Good Friday calls us!    I preached at the Good Friday service this year at my Parish Field Assignment at St. John's in Lodi, CA. Too many people want to jump over the pain of the cross and go straight to Easter Sunday and the Resurrection, but so much is missed by turning away from the pain of reality. It's not about guilt, it is about unbounded love. We are called!    Here is the sermon: John 19:1-37
In a man’s world, women and children don’t count—they are insignificant! I would like to believe this is no longer true, but when you hear how women are treated in the workplace, or how children are afraid of going to school, I have to wonder… The fact remains, however, that in Jesus’ time women and children didn’t count. Back then the status of most women was not much better than that of a slave—as wives they were treated as house servants,and could be divorced and left homeless for any reason. More than half of the children died before the age of 10, and a third of women died in…

Last Semester--Half way there!

Looking Back
   With only three more School for Deacons' Weekends to go I wanted to take time to look back to where I've been. In some ways it's like riding on a train or in an aircraft in a rear-facing seat--It's difficult to see where you are going, but the view looking back is amazing.    The amount of work that is behind me is substantial: 30 courses all together, plus numerous retreats, and three weeks in Panama. It's hard to believe I've completed all of it looking back. I fully recognize, though, that I didn't do this on my own, but only with the help of the Spirit.     Persevering in your efforts; hanging onto "Just one more thing": having the encouragement of a fellow classmate: All of these things contribute to the forward movement. When it comes down to it, however, the most important piece of all is grasping onto the the belief that God is calling you to this ministry, and her Spirit will help carry you along the way when times are to…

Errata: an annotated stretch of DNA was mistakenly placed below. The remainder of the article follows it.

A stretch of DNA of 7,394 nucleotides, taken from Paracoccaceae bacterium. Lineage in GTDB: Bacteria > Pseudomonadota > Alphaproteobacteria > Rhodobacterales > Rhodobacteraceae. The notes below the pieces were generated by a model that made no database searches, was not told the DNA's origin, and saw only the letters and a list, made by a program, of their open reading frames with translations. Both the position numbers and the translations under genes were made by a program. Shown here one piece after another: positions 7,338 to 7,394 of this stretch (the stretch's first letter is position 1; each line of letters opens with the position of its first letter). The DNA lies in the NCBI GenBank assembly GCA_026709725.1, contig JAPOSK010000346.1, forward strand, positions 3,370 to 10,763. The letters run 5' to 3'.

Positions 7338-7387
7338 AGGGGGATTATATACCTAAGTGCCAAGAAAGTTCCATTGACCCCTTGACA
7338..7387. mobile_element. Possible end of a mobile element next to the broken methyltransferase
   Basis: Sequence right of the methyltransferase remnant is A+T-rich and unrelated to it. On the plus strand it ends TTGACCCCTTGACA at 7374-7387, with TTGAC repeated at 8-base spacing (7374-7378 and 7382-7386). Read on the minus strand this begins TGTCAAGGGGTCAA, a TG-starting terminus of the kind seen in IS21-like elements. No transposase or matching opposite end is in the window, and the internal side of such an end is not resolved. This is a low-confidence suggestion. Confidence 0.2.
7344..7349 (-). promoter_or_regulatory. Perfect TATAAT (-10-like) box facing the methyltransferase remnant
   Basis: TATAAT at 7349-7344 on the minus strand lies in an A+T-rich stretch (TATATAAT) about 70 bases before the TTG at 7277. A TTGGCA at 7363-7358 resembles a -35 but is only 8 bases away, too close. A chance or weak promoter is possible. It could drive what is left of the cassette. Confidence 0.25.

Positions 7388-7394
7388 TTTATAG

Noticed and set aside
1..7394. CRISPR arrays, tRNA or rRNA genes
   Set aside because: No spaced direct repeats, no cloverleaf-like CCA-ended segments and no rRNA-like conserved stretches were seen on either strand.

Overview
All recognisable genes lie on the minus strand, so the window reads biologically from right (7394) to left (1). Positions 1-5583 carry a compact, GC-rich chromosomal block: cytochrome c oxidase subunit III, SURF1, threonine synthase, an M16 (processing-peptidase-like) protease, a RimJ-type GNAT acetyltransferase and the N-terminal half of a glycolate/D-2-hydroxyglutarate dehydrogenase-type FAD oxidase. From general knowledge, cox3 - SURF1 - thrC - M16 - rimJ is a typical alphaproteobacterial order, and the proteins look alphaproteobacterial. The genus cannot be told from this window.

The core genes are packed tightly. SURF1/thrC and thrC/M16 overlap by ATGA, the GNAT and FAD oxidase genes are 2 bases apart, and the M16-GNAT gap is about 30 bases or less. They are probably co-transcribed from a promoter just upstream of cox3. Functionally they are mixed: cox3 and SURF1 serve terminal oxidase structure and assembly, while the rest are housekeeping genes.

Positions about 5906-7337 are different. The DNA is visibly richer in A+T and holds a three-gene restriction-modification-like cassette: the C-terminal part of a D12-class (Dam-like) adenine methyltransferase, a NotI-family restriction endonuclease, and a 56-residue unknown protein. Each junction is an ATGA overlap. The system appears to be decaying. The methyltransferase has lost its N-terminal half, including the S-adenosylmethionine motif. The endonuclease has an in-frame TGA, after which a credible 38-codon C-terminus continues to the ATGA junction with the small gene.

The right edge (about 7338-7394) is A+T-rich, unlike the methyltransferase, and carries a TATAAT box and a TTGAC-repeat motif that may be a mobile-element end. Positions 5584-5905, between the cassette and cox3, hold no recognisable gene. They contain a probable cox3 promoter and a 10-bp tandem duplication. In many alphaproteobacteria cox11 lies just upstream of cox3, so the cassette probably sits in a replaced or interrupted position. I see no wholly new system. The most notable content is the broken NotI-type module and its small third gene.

A Deacon's Sermon

Fabian, Bishop & Martyr 2 Esdras 2:42-48 Psalm 126 1 Corinthians 15:31-36, 44b-49 Luke 21:20-24